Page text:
VARANASI: The department of microbiology under the Institute of Medical Sciences (IMS), BHU started the diagnosis and detection facilities to help in the treatment of tuberculosis and typhoid cases on Friday. Inaugurating the facilities in the department, BHU vice chancellor Dr Lalji Singh said a number of patients from east UP region and others would be benefited with the start of these facilities in the department. Later, the BHU VC also visited the PCR Lab, serological and virological lab in the department on the occasion. It may be mentioned here that with the recent restrictions imposed by WHO on ELISA tests, the accurate detection and treatment of TB cases had become difficult. The new detection and treatment facilities would bolster the process at IMS, BHU. A number of senior faculty members including director, IMS, Prof TM Mohapatra, head of department Prof Gopal Nath and others were also present on the occasion. (Source: TOI, May 26, 2012)

For comments and archives

CBSE launches new website for academicians

CHENNAI: In an attempt to bridge the communication gap between the board and students and schools, the Central Board of Secondary Education has launched a new website to highlight academic activities and information that it wants to pass on to the public and schools. In an open letter to all affiliated schools, CBSE chairman Vineet Joshi announced that a new website (www.cbseacademic.in) has been launched owing to a constant demand from various stakeholders within India and abroad. Similarly, the CTET (Central Teacher Eligibility Test) tab will be a one–stop destination for information on question papers of CTET for the previous year, CTET bulletin and schedule for examination, results of CTET 2012 and various advertisement notices. It also has details on structure, content and syllabus of CTET exam, important information at a glance etc. The new website will provide all necessary information that teachers, students and parents would require. It will include details about the board curriculum, teachers training, textbooks etc, all available at the click of a button. (Source: TOI, May 23, 2012)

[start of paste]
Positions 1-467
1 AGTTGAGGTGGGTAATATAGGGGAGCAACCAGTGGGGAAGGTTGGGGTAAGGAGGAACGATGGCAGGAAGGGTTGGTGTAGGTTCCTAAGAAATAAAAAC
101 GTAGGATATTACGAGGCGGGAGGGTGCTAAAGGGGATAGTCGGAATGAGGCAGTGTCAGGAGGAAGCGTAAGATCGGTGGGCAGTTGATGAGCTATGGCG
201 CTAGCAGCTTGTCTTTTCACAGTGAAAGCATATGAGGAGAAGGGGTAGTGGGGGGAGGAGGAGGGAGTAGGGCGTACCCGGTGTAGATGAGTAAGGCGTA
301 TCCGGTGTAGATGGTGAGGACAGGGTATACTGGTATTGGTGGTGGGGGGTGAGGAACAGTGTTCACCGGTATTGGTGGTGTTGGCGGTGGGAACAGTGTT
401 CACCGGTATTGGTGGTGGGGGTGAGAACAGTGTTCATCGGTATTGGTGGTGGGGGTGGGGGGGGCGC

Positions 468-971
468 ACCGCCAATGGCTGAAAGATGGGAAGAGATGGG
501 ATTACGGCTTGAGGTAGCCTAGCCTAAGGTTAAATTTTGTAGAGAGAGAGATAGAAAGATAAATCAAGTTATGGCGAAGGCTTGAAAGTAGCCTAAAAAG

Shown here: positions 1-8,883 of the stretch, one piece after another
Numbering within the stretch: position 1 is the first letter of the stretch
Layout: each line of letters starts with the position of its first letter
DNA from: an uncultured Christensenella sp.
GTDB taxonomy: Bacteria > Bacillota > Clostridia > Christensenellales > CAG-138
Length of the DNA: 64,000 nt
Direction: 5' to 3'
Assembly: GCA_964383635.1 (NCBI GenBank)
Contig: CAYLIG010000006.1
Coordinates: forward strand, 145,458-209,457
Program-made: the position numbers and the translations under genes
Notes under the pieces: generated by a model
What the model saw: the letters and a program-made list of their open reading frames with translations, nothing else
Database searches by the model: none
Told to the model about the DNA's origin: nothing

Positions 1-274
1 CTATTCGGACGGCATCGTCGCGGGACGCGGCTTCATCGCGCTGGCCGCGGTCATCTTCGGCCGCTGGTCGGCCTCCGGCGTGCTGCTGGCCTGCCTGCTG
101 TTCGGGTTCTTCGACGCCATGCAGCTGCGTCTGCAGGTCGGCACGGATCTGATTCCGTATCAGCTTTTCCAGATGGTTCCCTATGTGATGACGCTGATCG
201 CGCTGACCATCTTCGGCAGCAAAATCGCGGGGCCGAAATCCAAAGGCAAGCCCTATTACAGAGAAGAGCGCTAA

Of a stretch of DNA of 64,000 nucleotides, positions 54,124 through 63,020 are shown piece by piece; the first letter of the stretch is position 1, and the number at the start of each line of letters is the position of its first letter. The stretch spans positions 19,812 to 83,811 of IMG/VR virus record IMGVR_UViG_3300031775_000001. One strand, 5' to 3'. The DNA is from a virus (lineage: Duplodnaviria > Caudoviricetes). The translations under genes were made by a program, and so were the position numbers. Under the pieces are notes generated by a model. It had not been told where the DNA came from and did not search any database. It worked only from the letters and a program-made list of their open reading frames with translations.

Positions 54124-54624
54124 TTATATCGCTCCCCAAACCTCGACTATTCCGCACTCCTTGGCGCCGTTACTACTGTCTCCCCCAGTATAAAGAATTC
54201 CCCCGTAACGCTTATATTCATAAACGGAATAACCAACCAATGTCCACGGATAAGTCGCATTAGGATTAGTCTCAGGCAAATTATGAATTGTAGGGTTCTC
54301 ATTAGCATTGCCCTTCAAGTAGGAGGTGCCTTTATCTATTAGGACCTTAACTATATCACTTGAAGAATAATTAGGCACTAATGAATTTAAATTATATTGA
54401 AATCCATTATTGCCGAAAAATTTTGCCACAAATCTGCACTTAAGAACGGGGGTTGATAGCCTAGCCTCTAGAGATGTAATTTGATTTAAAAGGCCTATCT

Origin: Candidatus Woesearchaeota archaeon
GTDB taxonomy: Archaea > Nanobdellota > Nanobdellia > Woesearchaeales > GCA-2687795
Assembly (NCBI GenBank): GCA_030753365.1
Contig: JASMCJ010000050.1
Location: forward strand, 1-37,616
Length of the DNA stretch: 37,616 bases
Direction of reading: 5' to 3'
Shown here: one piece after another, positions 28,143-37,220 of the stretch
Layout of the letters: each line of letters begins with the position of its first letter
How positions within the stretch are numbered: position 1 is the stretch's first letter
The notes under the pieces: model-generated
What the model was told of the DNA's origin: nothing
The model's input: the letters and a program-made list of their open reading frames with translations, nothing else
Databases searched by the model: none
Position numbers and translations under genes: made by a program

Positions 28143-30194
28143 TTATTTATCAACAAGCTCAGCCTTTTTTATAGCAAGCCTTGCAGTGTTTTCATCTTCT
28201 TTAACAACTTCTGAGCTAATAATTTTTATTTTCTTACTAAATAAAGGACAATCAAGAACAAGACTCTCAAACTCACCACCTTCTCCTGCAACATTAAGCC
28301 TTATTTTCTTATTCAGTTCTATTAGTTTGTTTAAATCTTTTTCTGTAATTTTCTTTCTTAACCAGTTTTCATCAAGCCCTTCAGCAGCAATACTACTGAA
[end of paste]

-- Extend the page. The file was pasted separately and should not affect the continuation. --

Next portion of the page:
For comments and archives

Certificate courses in 2D and 3D Echocardiography/Fellowship Diploma in non invasive cardiology: Contact Dr KK Aggarwal, Moolchand Medcity, email: emedinews@gmail.com

    International News

(Contributed by Dr Monica and Brahm Vasudev)

Global warming: more killer heat waves

If climate change continues on its current course, the number of heat–related deaths will rise as temperatures climb during the summer, according to a report from the Natural Resources Defense Council (NRDC), an environmental advocacy group. (Source: Medpage Today)

For comments and archives

Single PSA test predicts prostate cancer risk

A baseline prostate–specific antigen (PSA) value of less than 1 ng/mL predicted a low risk of prostate cancer over the next 15 years in men younger than 50, none of whom developed intermediate– or high–risk cancer, data from a longitudinal cohort study showed. (Source: Medpage Today)

For comments and archives

9/11 Lung effects linger in local residents